01162822177 enquiries@rowleyturton.com

How did lockdown change our personalities?

11th September 2020

head, brain, personality

 

There wasn’t just one lockdown – each person had their own unique experience over the three and a half months that were unlike any before. Some were involuntarily forced into months of solitude, while others were holed up in close contact with family members. For some, it was a chance to slow down while for others it meant taking on far more pressure in their work or family life than usual.

Despite what we might think, our personalities are far from stable. Modern psychological research demonstrates that while we may have some relatively stable personality traits, they are flexible. They continue to evolve throughout our lives and in response to major life events, something the coronavirus lockdown certainly was for most of us.

When lockdown measures were announced at the end of March, people were, en masse, forced out of their comfort zone and daily routines. Wiebke Bleidorn from the Personality Change Laboratory at the University of California speculates that this sudden shift to different daily patterns could have encouraged us to develop new norms that, over the long term, will shape our personalities beyond the Covid pandemic.

It’s possible that you will have emerged from lockdown with some new personality traits, be they likes, dislikes, passions, or changes to how you socialise.

As we have only just exited lockdown, psychologists haven’t been able to collect enough long term data to firmly identify any behavioural trends that might have emerged. 

Some psychologists say there won’t be an average effect on our personalities that the majority of us will share because of the uniqueness of each person’s experience of the pandemic.

However, there is speculation that lockdown might have turbo-charged our personal growth. 

The additional time to reflect might have increased our ‘self-concept clarity’. This term refers to the degree to which we develop coherent beliefs about ourselves and our goals in life. Ultimately, this could lead people to follow paths and make choices that resonate with them on a more profound level post-lockdown.

Psychological studies about long periods in isolation that preceded lockdown, which focused on people staying in the Antarctic or on simulated missions to Mars, reported long periods of isolation as causing depression and other detrimental effects on participants’ wellbeing. 

However, recently released studies on loneliness during lockdown show little adverse effects on people’s wellbeing. Researchers from the University of Durham and the University of Reading speculate that this was because many used the solitude that lockdown forced upon them as a time for reinvigoration, where people took action in order to stop their wellbeing deteriorating.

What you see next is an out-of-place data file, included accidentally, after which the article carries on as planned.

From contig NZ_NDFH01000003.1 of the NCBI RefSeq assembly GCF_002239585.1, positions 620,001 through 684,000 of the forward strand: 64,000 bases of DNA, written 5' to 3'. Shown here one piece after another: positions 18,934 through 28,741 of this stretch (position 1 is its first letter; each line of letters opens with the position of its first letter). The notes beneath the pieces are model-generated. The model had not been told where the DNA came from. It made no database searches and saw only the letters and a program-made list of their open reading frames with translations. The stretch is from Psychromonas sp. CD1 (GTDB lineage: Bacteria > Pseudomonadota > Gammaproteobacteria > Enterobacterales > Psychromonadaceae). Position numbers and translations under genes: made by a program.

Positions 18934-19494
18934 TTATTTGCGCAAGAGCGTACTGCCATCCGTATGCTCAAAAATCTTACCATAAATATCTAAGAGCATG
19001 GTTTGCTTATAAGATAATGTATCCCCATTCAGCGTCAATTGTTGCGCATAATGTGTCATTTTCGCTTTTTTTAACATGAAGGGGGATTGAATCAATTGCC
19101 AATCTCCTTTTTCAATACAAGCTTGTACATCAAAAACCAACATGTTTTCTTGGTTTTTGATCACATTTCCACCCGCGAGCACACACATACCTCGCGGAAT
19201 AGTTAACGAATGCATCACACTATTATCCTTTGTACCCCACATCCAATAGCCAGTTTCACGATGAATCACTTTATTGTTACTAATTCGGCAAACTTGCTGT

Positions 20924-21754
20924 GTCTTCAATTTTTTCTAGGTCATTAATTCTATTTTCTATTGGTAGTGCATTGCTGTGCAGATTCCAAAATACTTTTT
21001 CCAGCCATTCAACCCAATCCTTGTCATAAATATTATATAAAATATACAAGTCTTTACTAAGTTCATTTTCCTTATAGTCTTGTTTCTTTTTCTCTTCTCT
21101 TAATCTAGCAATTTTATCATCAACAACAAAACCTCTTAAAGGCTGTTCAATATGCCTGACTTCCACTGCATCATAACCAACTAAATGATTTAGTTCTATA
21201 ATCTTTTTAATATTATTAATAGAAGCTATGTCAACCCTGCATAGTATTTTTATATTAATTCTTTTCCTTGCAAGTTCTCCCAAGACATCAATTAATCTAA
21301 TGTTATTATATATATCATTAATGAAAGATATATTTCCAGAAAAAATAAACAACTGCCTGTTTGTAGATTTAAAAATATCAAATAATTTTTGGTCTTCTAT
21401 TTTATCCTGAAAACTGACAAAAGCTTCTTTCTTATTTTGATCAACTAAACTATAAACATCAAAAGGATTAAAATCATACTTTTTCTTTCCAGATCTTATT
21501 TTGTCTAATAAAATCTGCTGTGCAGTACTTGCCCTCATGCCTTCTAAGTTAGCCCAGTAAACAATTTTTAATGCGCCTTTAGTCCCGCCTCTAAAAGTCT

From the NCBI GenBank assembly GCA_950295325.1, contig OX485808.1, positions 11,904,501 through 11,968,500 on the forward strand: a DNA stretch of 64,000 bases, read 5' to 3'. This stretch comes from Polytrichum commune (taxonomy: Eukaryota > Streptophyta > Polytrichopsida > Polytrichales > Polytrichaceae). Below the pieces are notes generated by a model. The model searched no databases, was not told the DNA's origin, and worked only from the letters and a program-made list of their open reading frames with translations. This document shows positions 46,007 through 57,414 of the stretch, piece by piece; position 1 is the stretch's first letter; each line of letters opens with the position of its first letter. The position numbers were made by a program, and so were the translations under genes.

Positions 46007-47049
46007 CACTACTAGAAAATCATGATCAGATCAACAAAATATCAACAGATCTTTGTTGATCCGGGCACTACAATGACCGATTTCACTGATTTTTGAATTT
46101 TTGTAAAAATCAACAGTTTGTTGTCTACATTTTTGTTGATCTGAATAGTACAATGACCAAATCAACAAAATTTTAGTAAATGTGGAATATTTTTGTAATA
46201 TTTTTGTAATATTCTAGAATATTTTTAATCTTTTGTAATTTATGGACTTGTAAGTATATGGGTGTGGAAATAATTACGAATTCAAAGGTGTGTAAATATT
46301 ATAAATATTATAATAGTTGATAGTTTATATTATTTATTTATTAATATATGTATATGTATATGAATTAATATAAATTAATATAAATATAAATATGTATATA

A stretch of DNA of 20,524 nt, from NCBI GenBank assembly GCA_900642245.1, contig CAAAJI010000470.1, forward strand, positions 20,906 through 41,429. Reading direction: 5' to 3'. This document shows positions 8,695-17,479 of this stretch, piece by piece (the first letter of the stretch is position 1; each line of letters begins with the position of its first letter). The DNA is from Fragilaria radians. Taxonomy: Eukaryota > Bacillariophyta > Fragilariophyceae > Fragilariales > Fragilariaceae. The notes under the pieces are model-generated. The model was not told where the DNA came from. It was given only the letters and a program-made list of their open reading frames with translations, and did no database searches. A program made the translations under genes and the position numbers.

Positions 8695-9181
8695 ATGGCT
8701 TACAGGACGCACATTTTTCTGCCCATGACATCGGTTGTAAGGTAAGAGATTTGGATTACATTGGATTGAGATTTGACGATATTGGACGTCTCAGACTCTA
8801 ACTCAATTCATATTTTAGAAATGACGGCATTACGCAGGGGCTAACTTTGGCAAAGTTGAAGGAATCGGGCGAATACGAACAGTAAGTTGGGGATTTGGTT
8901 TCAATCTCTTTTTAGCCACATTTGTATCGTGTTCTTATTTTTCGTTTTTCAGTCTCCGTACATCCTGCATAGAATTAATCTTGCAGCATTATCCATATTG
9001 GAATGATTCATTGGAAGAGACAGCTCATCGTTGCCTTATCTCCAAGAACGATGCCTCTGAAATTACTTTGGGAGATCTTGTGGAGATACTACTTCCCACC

What’s more, modern technology gave people more ways to stay in touch with one another. Social media and technology meant many friends and families still found time to socialise virtually. Families across the country made an effort to virtually socialise each week.

Broader scientific literature shows us that people are highly adaptive and generally develop when placed in difficult circumstances, suggesting that, again, we’ll find a way to cope with lockdown if measures are reintroduced following a second wave.

We appreciate that lockdown has been stressful for many people so, if you have any concerns, or would just like to talk to someone, please feel free to give us a call. It does not just have to be about financial matters and we'd be happy to hear from you.

 

Subscribe to receive your FREE regular newsletter

Award, Investment, Life, Pension, Moneyfacts, 2015, Estate, Tax, Planner, of the Year, Best, Adviser   PFS, Pension Transfer, Gold, Standard, Final Salary, DB, Defined Benefit  Independent Financial Adviser, IFA, Independent, Financial, Adviser, Advisor    

Retirement Planner, award, firm of the year, midlands, 2018, pensions, advice Rowley Turton (IFA) Limited profile Chartered Financial Planners, Chartered Financial Planner, Chartered, Financial, Planner

Rowley Turton (IFA) Ltd is authorised and regulated by the Financial Conduct Authority. Financial Services Register No: 457946 http://www.fca.org.uk/register.

Rowley Turton (IFA) Ltd Registered Address: Bramcote House, Ervington Court, Meridian Business Park, Leicester, LE19 1WL. Registered in England & Wales, No. 3145431.

Neither Rowley Turton (IFA) Ltd nor its representatives can be held responsible for the accuracy of the contents/information contained within the linked site(s) accessible from this page.

The Financial Conduct Authority does not regulate National Savings or some forms of mortgage, tax planning, taxation and trust advice, offshore investments or school fees planning.

The Financial Ombudsman Service (FOS) is an agency for arbitrating on unresolved complaints between regulated firms and their clients. Full details of the FOS can be found on its website at http://www.financial-ombudsman.org.uk.

The information contained within this site is subject to the UK regulatory regime and is therefore targeted primarily at consumers based in the UK.

Please read our Privacy Statement before completing any enquiry form or before sending an email to us.